The first and only bill introduced by the United Conservative government as the Alberta Legislature began its spring sitting on Feb. 25 is aimed at stopping any more such actions as the Wet’suwet’en solidarity demonstrations that shut down rail lines and roadways.
Bill 1, the Critical Infrastructure Defence Act, comes only five days after a group calling themselves Cuzzins for Wet’suwet’en blockaded CN tracks in west Edmonton. If the bill becomes law those taking part in similar protests will each face minimum fines of $10,000 for the first day of action and then $25,000 for each subsequent day. They also face the possibility of six months jail time.
Corporations that aid, counsel, or direct the commission of an offence are also open to fines of up to $200,000. The officer, director or agent of the corporation who directed or authorized the action would also be liable to a penalty.
“We trust our professional police services to, once the legislature has passed this law, to use this as an additional tool to maintain public safety, to maintain respect for the rule of law, to protect critical public infrastructure, and to protect jobs and the economy here in Alberta,” said Premier Jason Kenney.
In today’s Speech from the Throne, it states “in Alberta, police do not have to wait for a warrant to act in the face of illegal activity and uphold the rule of law.”
On Feb. 24, the RCMP dismantled a two-and-a-half-week-long camp set up beside the rail line at Tyendinaga, Ont. that had effectively halted cargo and passenger trains. It was set up by Mohawk people in support of the Wet’suwet’en hereditary chiefs who oppose the route of the Coastal Gas Link pipeline through their territory.
Kenney referred to the rail disruption, and other demonstrations that shut down roadways in Winnipeg and British Columbia, and disrupted the B.C Legislature and offices of Members of Parliament, as “virtual anarchy.”
“Albertans will not tolerate this kind of lawless mockery of our democratic principles and this attack on our nation’s and our province’s prosperity,” said Kenney.
“We here in Alberta are taking decisive action to respond to this (which)… will end the lawlessness blockades in our province which jeopardize public safety,” said Justice Minister and Solicitor General Doug Schweitzer.
“We want to send that clear signal: Not in Alberta. Not now. Not ever,” he said.
The focus of the legislation is on pipelines, oil and gas production, refinery sites, highways, railways, dams, bridges, electric, gas and water facilities and telecommunication lines.
“This will help provide greater clarity for law enforcement to take timely action,” said Schweitzer.
How that will play out if there are any more truck convoys slowing down traffic like the pro-oilsands support group did last year along the Anthony Henday Drive in Edmonton is unclear. While Schweitzer emphasized roadways are part of Bill 1, he noted, police will be able to “use their discretion as they see fit.”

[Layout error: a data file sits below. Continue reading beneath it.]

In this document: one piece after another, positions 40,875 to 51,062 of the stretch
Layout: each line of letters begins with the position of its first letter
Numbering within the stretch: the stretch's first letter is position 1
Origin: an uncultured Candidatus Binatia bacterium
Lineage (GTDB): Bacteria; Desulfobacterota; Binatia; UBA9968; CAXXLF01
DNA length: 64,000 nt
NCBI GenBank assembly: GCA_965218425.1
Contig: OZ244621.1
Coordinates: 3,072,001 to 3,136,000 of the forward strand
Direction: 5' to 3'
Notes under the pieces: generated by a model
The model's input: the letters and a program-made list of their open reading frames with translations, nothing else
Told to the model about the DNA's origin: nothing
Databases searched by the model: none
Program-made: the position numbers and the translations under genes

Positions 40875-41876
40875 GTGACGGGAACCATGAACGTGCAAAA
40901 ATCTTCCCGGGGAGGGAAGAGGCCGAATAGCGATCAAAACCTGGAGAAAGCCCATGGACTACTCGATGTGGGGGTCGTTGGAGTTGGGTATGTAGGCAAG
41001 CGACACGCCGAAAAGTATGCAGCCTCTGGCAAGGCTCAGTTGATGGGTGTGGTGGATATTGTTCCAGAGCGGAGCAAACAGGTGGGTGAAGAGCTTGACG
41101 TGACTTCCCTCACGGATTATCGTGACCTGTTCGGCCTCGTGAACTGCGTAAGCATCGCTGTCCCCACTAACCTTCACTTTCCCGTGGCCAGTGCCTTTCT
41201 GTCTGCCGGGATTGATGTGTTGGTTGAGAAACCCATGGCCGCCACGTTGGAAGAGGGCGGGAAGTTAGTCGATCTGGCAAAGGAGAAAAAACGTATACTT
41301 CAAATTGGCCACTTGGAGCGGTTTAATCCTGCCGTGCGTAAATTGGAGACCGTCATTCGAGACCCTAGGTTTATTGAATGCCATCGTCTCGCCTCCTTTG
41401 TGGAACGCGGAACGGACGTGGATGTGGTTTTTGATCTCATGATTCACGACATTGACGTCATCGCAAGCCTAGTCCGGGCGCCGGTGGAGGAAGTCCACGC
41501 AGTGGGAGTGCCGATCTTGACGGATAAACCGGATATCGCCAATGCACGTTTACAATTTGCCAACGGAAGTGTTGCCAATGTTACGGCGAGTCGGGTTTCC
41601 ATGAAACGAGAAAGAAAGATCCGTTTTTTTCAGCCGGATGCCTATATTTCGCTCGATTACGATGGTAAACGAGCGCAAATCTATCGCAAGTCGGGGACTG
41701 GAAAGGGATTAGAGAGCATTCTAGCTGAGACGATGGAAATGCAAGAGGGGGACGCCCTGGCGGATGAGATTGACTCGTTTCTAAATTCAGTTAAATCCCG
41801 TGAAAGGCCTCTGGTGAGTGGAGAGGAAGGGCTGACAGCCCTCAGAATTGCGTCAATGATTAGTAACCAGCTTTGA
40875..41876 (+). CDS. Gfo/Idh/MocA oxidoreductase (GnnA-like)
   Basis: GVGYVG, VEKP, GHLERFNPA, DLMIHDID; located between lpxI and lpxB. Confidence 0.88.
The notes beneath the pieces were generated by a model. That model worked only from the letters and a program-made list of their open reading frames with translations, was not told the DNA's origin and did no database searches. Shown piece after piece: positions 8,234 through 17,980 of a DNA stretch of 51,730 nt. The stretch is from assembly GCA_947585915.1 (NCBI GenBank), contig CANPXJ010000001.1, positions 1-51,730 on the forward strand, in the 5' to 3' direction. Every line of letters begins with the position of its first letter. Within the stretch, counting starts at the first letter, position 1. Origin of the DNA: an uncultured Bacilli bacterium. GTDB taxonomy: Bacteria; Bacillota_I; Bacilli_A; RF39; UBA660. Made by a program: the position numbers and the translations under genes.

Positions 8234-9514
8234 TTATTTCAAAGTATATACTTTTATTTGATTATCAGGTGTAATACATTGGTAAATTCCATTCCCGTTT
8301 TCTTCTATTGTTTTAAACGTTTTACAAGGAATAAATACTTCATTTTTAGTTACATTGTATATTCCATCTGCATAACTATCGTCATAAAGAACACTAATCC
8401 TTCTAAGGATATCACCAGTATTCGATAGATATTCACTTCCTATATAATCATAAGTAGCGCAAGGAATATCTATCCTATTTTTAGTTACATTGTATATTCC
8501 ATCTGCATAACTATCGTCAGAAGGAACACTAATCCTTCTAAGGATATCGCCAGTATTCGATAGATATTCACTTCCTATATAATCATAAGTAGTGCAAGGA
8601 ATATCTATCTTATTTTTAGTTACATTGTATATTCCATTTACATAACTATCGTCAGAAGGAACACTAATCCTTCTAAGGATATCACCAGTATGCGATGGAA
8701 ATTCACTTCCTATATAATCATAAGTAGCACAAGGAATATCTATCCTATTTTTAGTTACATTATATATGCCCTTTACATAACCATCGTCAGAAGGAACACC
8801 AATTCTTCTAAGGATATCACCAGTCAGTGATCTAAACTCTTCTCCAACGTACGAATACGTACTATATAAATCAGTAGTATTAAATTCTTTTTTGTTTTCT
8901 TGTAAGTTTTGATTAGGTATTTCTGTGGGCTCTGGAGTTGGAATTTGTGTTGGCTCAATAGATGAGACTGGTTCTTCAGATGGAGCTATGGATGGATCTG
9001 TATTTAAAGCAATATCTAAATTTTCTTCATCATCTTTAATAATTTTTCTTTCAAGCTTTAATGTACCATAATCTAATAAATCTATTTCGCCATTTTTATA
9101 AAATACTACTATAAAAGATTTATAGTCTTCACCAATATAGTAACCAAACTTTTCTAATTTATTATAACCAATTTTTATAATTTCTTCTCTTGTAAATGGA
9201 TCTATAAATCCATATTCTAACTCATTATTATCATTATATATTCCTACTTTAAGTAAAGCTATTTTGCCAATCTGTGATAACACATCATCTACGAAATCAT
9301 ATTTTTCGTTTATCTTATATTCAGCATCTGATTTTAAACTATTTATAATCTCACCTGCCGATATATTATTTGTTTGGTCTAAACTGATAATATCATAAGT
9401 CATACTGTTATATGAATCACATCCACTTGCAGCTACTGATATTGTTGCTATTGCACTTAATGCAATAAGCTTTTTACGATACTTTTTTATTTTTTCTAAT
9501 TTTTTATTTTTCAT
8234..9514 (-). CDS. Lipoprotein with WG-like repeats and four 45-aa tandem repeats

Although this bill has been developed in a short period of time, Schweitzer said previous consultation with law enforcement agencies carried out on the trespassing on private property bill that the government introduced last session helped form the basis for this bill.
Kenney stressed that blockades were already illegal activities – and court injunctions to stop them weren’t necessary – but clearly the existing penalties and court actions were not having the desired impact.
“We are using the powers that we do have to create summary offences of this nature with penalties with administrative fines, with potential jail time, to say we’re giving police, prosecutors additional tools to crack down on illegal blockages of critical infrastructure and we’re adding to the disincentive of that kind of lawlessness with the power that we have under Alberta legislation,” said Kenney.
Athabasca Chipewyan First Nation Chief Allan Adam is calling the government’s action over-the-top.
“I think Premier Kenney should settle down,” said Adam.
“Looking at all the issues and concerns that First Nations people have regardless of where they’re living, major cities or reserves, they’re all living the same conditions. Nothing has improved so you’re going to probably see more demonstrations in that regards.”
Siksika First Nation Councillor Reuben (Buck) Breaker also took exception to Bill 1. In a tweet Breaker warned Kenney to “be careful on this Mr Kenney. No consultation? Southern Alberta Nations will not back down. There is a reason we are called Lords of the Plains. Want to find out? Try build a pipeline through our land.”
Adam said he doesn’t understand Kenney’s intentions although he’s not surprised by the premier.
“You’ve got to remember that Jason Kenney was part of the Harper government in Ottawa which was pretty much run like a police state, so if he’s following the same footsteps in that regard, so I guess we’re going to have a police-state province,” said Adam.